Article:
3. Take a day off. What’s really missing from your writing? Maybe you need some downtime. Did you know that the most creative people spend a lot of time just thinking? Take the day off to roam around somewhere, left to your own devices. You may find yourself energized to get some writing done in a way that buying a gadget can’t do.
  4. Reconfigure your tools. What’s really so distracting about the computer? Would writing longhand on a legal pad work better? Or could you leave your phone in another room and disconnect the wifi while you work?
  5. If you must buy something, how about a very simple separate computer just for your writing projects that stays logged out of Facebook, Twitter, and everything else permanently? You can set up tools like StayFocusd to protect yourself from too much web surfing, while keeping access to your favorite word processing software.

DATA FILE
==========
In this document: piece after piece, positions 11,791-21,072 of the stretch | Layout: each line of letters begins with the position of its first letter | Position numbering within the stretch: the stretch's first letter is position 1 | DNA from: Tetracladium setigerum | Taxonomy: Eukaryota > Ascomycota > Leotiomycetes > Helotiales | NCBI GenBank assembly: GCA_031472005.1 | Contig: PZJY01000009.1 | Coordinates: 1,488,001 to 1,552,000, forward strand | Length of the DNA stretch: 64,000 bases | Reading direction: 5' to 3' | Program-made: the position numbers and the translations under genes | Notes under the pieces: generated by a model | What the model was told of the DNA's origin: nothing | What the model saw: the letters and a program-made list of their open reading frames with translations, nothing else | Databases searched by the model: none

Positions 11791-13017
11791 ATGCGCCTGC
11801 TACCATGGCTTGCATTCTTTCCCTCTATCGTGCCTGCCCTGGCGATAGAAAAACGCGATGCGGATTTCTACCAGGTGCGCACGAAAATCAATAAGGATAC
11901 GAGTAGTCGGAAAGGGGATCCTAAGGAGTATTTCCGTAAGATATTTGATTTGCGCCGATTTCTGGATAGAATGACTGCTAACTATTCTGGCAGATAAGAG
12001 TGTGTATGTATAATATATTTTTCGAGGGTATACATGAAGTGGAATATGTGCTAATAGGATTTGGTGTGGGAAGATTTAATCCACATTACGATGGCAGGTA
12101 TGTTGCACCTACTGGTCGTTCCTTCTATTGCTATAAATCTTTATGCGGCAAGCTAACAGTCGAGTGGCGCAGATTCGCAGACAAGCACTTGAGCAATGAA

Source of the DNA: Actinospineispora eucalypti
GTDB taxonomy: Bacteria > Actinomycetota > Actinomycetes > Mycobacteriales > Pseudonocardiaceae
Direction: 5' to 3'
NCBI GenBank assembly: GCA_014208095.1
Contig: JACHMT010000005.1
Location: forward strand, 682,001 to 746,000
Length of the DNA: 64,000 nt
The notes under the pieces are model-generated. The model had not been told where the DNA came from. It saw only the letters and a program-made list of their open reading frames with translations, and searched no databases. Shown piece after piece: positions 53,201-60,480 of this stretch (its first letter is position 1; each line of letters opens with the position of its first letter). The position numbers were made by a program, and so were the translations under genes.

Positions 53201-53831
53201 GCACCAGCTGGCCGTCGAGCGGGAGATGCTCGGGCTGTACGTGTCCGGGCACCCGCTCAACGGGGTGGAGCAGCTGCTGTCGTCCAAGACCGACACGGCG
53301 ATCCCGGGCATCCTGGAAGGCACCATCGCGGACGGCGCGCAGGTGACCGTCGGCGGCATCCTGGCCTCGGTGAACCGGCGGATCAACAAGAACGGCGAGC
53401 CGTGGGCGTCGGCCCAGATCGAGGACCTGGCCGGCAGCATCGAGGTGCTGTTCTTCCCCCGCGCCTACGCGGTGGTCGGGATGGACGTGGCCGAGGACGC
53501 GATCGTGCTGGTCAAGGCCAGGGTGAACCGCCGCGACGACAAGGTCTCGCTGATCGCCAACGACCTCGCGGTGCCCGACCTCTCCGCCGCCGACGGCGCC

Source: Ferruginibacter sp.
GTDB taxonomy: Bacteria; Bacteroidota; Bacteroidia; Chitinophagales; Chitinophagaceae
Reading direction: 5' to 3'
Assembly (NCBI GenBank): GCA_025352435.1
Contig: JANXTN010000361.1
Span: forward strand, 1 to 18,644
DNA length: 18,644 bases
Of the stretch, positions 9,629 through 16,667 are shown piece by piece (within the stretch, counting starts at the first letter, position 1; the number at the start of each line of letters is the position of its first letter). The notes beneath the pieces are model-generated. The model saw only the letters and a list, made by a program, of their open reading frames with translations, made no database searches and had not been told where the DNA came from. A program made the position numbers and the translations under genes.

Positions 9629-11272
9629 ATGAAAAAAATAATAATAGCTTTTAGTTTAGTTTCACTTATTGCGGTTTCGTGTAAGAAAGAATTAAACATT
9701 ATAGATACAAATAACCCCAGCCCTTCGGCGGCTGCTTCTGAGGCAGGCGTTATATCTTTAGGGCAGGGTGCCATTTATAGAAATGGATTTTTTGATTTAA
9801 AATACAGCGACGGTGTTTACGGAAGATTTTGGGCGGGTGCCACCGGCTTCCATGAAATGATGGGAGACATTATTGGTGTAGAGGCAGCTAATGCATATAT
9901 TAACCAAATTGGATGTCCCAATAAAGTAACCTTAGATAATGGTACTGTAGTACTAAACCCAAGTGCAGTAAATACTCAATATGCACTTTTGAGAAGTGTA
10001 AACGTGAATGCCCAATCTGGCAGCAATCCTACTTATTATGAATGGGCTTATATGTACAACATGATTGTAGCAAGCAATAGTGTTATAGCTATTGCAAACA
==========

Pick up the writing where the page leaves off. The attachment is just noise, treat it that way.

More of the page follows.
6. Consider a portable alternative. If you desperately want to minimize your writing experience with a new gadget, how about getting a Bluetooth keyboard for your phone? Writing with Google Drive or Microsoft Word is seamless on most smartphones, and offers better editing capabilities than would be available on a word processing device like Freewrite.
  7. Or buy an AlphaSmart. This an easy-to-find standalone word processor, and you can get your own used version for cheap. It may not sync with the cloud, but it probably comes with more storage space than the Freewrite, has more mature software, and is definitely less expensive.
  8. Or even a typewriter. If what you love about Freewrite is its typewriter-ishness, then what about going straight to the source? Typewriters still exist, and they are beautiful. You can find compact and portable models. And you can scan your typewritten pages into a computer using a scanner or camera.

But obviously, it’s up to you. If you spend $500 on this thing and you get some real writing accomplished, and you still love it after owning it for a few months, I’m very happy for you.

For the rest of you, I hope I talked you off that ledge. Happy writing!


Christiann MacAuley is a cartoonist, user experience strategist, and co-host of a weekly writing meetup in the DC area.